Rita Wilson opened up about her experience working with the disgraced producer Scott Rudin on the 2015 Broadway comedy Fish in the Dark, penned by Larry David.
In a new interview with The New York Times, the actress, 64, recalled how Rudin, 62, made her feel ‘worthless, unvaluable and replaceable’ after she was diagnosed with breast cancer.
‘When she told Mr. Rudin the news, she said, he complained that she would need time off during Tony voting season and asked to see her medical records, while Anna Shapiro, the director, grew upset about having to find a replacement,’ the outlet reported.
Speaking up: Rita Wilson opened up about her experience working with the disgraced producer Scott Rudin on the 2015 Broadway comedy Fish in the Dark, penned by Larry David; seen in 2020
The report added: ‘A few days later, just before the curtains rose, Ms. Wilson received a call from her agent, saying her surgeon needed to call the insurance adjuster immediately, per Mr. Rudin’s demands. The memory still pains her.’
Speaking directly about Rudin, Wilson said she felt ‘he was trying to find a way to fire’ her ‘legally.’
‘He is the kind of person who makes someone feel worthless, unvaluable and replaceable,’ she noted, as she joined the chorus of figures in the entertainment industry who have spoken out against Rudin for his allegedly abusive behavior on set.
Unbelievable behavior: In a new interview with The New York Times , the actress, 64, recalled how Rudin, 62, made her feel ‘worthless, invaluable and replaceable’ after she was diagnosed with breast cancer (Scott Rudin pictured in 2011)
Rick Miramontez, one of Rudin’s spokesmen, told the newspaper that the Oscar winner’s ‘recollection was that Ms. Wilson had wanted to open the show and then leave, but that he and the director had not wanted her to delay treatment.
Last week, Rudin resigned from the the Broadway League amid accusations of bullying staff.
Rudin told The Washington Post: ‘Much has been written about my history of troubling interactions with colleagues, and I am profoundly sorry for the pain my behavior caused to individuals, directly and indirectly.
Rick Miramontez, one of Rudin’s spokesmen, told the newspaper that the Oscar winner ‘recollection was that Ms. Wilson had wanted to open the show and then leave, but that he and the director had not wanted her to delay treatment; seen in 2020
‘After a period of reflection, I’ve made the decision to step back from active participation on our Broadway productions, effective immediately. My roles will be filled by others from the Broadway community and in a number of cases, from the roster of participants already in place on those shows.
‘My passionate hope and expectation is that Broadway will reopen successfully very soon, and that the many talented artists associated with it will once again begin to thrive and share their artistry with the world. I do not want any controversy associated with me to interrupt Broadway’s well deserved return, or specifically, the return of the 1500 people working on these shows.’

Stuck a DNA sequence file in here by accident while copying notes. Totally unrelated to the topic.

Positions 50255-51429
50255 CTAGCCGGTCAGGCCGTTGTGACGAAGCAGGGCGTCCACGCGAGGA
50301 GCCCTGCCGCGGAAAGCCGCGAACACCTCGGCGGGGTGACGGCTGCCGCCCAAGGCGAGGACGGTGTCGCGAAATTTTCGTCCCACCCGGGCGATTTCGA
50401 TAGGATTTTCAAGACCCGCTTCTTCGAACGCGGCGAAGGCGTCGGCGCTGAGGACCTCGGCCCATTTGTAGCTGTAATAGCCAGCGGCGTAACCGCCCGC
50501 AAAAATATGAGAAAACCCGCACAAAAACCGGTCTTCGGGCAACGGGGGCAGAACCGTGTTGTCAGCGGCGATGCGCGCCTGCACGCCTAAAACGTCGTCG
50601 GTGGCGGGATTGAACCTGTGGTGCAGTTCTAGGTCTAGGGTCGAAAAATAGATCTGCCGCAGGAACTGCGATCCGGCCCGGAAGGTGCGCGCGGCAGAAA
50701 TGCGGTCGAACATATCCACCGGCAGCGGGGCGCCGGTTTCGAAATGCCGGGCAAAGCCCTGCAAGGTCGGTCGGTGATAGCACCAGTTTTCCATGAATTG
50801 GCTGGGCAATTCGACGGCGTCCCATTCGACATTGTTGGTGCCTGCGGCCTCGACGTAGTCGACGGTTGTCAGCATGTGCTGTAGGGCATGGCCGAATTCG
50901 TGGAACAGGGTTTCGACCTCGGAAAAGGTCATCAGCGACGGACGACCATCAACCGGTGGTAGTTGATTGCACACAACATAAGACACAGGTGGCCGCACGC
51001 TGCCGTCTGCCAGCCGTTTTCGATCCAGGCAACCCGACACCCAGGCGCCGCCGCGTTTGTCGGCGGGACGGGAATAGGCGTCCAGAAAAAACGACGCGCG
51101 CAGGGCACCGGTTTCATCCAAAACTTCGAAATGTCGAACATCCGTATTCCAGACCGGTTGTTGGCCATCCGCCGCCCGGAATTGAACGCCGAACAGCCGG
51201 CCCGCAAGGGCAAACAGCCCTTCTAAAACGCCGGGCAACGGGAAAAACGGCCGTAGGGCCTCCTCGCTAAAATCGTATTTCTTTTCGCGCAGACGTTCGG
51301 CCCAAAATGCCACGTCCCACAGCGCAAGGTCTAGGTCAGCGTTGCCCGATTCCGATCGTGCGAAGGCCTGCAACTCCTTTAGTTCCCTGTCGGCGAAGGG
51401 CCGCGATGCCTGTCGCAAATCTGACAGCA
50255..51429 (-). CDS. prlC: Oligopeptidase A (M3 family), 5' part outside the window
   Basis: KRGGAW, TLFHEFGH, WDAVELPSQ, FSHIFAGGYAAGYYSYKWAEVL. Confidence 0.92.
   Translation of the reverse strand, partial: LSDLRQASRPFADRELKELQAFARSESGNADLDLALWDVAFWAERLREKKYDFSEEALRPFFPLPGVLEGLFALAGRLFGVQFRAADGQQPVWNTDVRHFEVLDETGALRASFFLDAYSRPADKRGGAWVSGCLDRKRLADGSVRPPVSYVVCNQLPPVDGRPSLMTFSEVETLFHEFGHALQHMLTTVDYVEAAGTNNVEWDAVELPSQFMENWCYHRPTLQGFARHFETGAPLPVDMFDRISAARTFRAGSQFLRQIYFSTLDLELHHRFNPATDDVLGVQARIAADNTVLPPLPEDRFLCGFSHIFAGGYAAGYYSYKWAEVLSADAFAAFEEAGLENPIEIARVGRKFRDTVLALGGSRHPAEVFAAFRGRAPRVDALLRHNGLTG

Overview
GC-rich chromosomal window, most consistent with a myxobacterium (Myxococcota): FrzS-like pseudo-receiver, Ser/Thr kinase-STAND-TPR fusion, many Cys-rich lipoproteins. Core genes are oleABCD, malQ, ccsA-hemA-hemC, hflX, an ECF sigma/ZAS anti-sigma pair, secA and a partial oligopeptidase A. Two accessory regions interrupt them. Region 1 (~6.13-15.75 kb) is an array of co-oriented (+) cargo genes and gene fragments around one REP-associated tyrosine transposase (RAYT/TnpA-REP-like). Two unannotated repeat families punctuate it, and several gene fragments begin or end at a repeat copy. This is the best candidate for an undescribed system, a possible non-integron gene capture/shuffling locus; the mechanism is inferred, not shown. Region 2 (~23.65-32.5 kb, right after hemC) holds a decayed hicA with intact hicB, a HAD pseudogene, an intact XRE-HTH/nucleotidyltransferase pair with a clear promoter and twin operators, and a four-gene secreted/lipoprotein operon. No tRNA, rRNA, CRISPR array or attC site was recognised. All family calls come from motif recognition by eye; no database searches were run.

Several of Rudin’s former staffers who worked for him at his Scott Rudin Productions spoke out about his alleged abusive and bullying behavior in a series of interviews with The Hollywood Reporter published on earlier this month.
The allegations leveled against the super-producer, which date back decades, range from physical and emotional abuse to bullying and mistreatment.
Stepping down: Last week, Rudin resigned from the from the powerful Broadway League amid accusations of bullying staff; seen in 2017
Many of the former staffers were entry-level employees who worked as assistants fresh out of college.
In one alleged incident in 2012, Rudin was accused of sending a bleeding male assistant to the hospital after smashing an Apple computer monitor on the employee’s hand because he couldn’t get a seat on a sold-out flight.
Staffers also detailed witnessing him throw laptops at walls, a stapler at a theater assistant and a glass bowl at another employee that smashed after hitting a wall.
In 2018, he threw a baked potato at his then-assistant for not telling him earlier that he had a meeting scheduled with someone from the New York based A24 media company.
Abuse of power: Of the films he has produced, 23 have won Oscars and 151 have been nominated. Rudin has also won 17 Tony Awards for his work on Broadway; pictured with Harvey Weinstein and Scott Rudin at the New York premiere of The Hours in 2002
Others described Rudin screaming at them from such a close distance that his spit landed on their faces.
‘When you feel his spit on your face as he’s screaming at you, saying, ‘You’re worth nothing,’ it obviously makes an impact, and we’re young,’ one of his former assistants said.
‘Over his long career, there are hundreds and hundreds of people who have suffered. And some have given up their dreams because he made them feel and believe that they can’t do whatever it is they’re trying to do.’
Successful career: His film producing credits include: No Country for Old Men, Lady Bird, The Social Network and The Truman Show; seen in 2016
Some employees said he was also vindictive and would go as far as changing credits on IMDb that they had obtained working for him when they quit.
Rudin is among the most decorated in the industry and is among the few to have won an Emmy, Grammy, Oscar and Tony Awards – otherwise known as EGOT status.
Of the films he has produced, 23 have won Oscars and 151 have been nominated. Rudin has also won 17 Tony Awards for his work on Broadway.
His film producing credits include: No Country for Old Men, Lady Bird, The Social Network and The Truman Show.
While many in the industry have faced a reckoning in the wake of Harvey Weinstein and the #MeToo movement, Rudin’s ex-employees say the super-producer managed to continue on with his alleged abusive behavior.